2

I know some ways avoiding that like adding the same ActionHandler in different nodes:

        // Custom Event Handler
        EventHandler<ActionEvent> myHandler = e -> {

             //code

        };

        inputField.setOnAction(myHandler);

        // okButton
        okButton.setOnAction(myHandler);

But i can see a method fireEvent(Event) inside the Node class.The problem is that i have multiple TextFields and when the Button named okButton is pressed i want to fire them all at once.

How that can be done ? If it not something that makes to you not much sense , say that i want it for research reasons :).

7
  • 1
    Instead of firing the event manually, make your button a default button by calling its setDefaultButton method.
    – VGR
    Jan 10, 2017 at 19:43
  • 1
    I have used .fireEvent(new ActionEvent()) to fire my TextFields action handler. I did have to iterate through every TextField and call fireEvent on each one though. I haven't used a Button to do that before. I guess its the possibility of a start. Jan 10, 2017 at 20:28
  • @MichaelPickett Youcan add it as an answer :)
    – GOXR3PLUS
    Jan 10, 2017 at 22:21
  • @VGR Can i have an example?
    – GOXR3PLUS
    Jan 10, 2017 at 22:25
  • okButton.setDefaultButton(true);. It really is that easy.
    – VGR
    Jan 10, 2017 at 22:27

2 Answers 2

5

As requested by OP, I am adding my comment as an answer.

You can use .fireEvent(new ActionEvent()) to fire the TextFields action handler.

The way I have accomplished this was by storing/getting all of the TextFields, when then when a Button is pressed, iterate over every one and .fireEvent(new ActionEvent());. Small controller example below. VBox is from an FXML file.

public class Controller {

    @FXML private VBox root;
    private List<TextField> all = new ArrayList<>();

    public Controller(){}
    @FXML
    public void initialize(){
        EventHandler<ActionEvent> customEvent = e -> {
            if(e.getSource().getClass() == Button.class){
                all.forEach(t -> t.fireEvent(new ActionEvent()));
            }else {
                System.out.println(((TextField) e.getSource()).getText());
            }
        };

        for(int i=0; i < 10; i++){
            TextField tf = new TextField(Integer.toString(i));
            tf.setOnAction(customEvent);
            all.add(tf);
            root.getChildren().add(tf);
        }
        Button btn = new Button();
        btn.setOnAction(customEvent);
        root.getChildren().add(btn);
    }

}
2

I don't really see any valid reason for doing this: you're basically asking for a controller to invoke user events on the view, instead of doing what it normally does and update the model.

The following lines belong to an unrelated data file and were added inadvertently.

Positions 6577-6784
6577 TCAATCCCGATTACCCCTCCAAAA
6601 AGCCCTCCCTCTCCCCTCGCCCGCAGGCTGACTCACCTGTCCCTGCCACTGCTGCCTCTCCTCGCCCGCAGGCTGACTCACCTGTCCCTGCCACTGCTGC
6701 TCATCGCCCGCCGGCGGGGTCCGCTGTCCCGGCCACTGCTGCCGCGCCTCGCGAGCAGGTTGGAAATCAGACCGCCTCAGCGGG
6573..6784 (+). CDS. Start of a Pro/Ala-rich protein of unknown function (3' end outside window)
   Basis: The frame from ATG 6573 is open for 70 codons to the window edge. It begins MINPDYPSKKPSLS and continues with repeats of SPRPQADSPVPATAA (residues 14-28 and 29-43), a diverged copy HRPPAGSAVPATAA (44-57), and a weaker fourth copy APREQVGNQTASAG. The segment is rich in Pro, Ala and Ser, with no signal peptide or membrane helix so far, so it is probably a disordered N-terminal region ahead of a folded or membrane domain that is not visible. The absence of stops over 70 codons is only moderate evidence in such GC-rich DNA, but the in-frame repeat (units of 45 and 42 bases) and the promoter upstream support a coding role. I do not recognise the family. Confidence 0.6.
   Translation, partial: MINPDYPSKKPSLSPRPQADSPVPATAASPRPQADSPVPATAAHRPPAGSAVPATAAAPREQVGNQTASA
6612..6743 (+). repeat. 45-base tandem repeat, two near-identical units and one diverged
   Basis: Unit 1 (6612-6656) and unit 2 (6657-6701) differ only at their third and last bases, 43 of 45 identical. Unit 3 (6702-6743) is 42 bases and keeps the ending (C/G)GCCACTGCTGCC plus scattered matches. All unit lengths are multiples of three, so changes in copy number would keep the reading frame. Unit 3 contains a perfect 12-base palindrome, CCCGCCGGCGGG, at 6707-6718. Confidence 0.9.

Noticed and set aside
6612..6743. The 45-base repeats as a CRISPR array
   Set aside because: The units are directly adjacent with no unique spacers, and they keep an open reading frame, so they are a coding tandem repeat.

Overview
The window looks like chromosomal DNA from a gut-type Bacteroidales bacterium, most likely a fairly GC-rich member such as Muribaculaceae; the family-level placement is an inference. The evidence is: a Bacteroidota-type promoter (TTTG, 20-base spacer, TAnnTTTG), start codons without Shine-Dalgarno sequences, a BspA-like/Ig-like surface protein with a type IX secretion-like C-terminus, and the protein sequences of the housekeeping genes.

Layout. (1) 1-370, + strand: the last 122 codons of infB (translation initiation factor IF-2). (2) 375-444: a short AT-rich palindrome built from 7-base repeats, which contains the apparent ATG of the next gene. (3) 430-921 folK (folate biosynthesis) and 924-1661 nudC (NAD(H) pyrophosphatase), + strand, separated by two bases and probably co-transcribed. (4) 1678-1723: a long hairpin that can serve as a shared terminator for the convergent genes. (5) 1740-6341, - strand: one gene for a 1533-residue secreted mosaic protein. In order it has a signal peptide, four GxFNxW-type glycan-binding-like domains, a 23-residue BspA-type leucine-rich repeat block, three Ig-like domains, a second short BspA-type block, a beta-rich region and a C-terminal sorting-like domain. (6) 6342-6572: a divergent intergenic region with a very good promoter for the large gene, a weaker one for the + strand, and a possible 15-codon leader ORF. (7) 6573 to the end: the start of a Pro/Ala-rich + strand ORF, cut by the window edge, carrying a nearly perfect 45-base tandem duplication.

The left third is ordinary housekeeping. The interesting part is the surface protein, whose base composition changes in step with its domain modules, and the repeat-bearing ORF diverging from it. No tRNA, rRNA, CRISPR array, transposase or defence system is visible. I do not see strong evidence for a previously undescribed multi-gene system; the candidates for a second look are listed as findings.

So I guess the closest thing I could come up with would be something like this. Suppose you had (using the canonical JavaFX example), a Person class:

public class Person {

    private final StringProperty firstName = new SimpleStringProperty() ;
    private final StringProperty lastName = new SimpleStringProperty() ;
    private final StringProperty email = new SimpleStringProperty() ;

    public StringProperty firstNameProperty() {
        return firstName ;
    }

    public final String getFirstName() {
        return firstNameProperty().get();
    }

    public final void setFirstName(String firstName) {
        firstNameProperty().set(firstName);
    }

    // etc etc
}

and then an editor of some kind. You can create a map in the editor mapping each text field to an action to perform, and then register a single event handler with each text field that invokes the corresponding action. Your button could iterate through the map and call all the actions:

public class PersonEditor {

     private TextField firstNameTextField ;
     private TextField lastNameTextField ;
     private TextField emailTextField ;

     private Button okButton ;


     public PersonEditor(Person person) {

         // create controls, do layout, etc etc...

         // map textfields to an action on the person:
         Map<TextField, Consumer<String>> actions = new HashMap<>();
         actions.put(firstNameTextField, person::setFirstName);             
         actions.put(lastNameTextField, person::setLastName);             
         actions.put(emailTextField, person::setEmail);

         // set individual event handlers on each text field:
         actions.entrySet().forEach(entry -> {
             TextField tf = entry.getKey();
             tf.setOnAction(e -> entry.getValue().accept(tf.getText()));
         });

         // event handler for button:
         okButton.setOnAction(e -> {
             // invoke action on each text field:
             actions.entrySet().forEach(entry -> entry.getValue().accept(entry.getKey().getText()));
             // do other stuff if needed...
         }

    }

}

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